Recently I was added to the Board of Directors for 10,000 Beds which is a non-profit in Utah. The founder, Jean, often jokes with me about my foul mouth and tells me that when the organization is vetted by donors, all of the board members will also be vetted and my attitude might be perceived as less-than-professional.
Here’s the thing, Jean… believe it or not, there is a method to my madness. I am very grateful that my experiences in life have allowed me to pace so many different people. I’m not stupid. I clean up pretty well. If you put me in a Polo shirt on the fifth green at Pebble Beach with lawyers and surgeons, I can hold my own.
However, that’s not where my strength lies. I have a hell of a slice and I’ll end up trudging through the trees in search of a ball that has fallen off the beaten path.
Like that ball, I’m also pretty good at pacing the guy in the gutter with the needle in his arm. I’ve walked into his shoes and while “qualified” interventionists, social workers, church leaders and even parents crash ineffectually into his walls… I stroll in through the side door.
He can see my track mark scars. He can see my tattoos. He can hear me speaking his “foul” language.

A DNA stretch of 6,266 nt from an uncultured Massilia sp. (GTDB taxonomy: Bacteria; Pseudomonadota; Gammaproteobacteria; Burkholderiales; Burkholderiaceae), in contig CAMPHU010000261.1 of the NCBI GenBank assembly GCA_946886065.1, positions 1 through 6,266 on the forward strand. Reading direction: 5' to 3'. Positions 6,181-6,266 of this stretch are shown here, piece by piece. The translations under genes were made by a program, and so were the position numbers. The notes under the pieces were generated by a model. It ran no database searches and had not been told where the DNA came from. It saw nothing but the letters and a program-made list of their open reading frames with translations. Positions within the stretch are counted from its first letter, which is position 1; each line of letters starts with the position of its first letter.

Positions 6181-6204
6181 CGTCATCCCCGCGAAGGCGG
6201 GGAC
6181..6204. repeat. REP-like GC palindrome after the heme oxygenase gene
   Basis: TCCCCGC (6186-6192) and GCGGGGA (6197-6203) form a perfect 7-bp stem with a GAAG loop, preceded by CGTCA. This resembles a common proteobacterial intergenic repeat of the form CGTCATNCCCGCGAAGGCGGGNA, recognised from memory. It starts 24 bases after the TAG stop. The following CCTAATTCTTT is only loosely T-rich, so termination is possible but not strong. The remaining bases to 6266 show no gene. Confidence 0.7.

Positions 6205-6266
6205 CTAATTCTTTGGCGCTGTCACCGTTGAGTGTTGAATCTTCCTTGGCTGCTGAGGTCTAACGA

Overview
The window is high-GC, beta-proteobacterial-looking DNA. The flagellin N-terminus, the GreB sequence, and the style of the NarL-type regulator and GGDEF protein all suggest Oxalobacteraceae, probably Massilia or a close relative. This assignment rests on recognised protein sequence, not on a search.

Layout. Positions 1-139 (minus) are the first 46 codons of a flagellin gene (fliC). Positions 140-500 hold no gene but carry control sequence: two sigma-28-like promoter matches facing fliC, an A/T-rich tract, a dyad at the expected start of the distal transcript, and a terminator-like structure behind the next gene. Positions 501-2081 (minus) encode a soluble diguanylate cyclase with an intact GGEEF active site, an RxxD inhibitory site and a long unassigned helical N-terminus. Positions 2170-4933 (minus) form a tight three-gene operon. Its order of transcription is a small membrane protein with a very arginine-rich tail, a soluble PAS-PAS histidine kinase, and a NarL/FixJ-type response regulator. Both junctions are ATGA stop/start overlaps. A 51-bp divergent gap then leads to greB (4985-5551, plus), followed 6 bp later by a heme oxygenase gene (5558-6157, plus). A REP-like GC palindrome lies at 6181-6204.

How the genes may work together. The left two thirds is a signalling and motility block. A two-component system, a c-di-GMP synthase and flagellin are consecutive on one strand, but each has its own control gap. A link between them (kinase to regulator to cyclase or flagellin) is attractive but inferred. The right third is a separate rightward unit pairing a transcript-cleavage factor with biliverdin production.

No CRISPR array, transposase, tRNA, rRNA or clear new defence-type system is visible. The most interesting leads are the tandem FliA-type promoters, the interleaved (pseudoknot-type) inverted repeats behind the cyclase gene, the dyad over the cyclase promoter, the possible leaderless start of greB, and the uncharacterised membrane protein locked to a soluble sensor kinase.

He can open up to me.
We probably know the same people, the same judges, the same probation officers, and we’ve probably spent time in the same cell blocks.
More than anything, I’m the disappointment-free-zone where his walls have no use. Also, you can’t bullshit a bullshitter and he knows that I’m not putting on an act.
I’m just me and he’s just him.
No more. No less.
Nevertheless, this rift between drug addicts and “normal” people exists. I’ve worked hand-in-hand with law enforcement. I’ve gotten warrants lifted, cases closed, been to court for people and even had a Police Sergeant call me to go into a dope house before they raided it.
I’ve also had the cops called on me in Utah numerous times because of my appearance. I’ve been swarmed for “suspicious behavior” after doing a LIVE video for an online recovery group. Even my car gets profiled. This week while I went out of town to do an intervention on a kid, a friend of mine had to move my shitty Honda because multiple people had thought it didn’t “belong” in their neighborhood.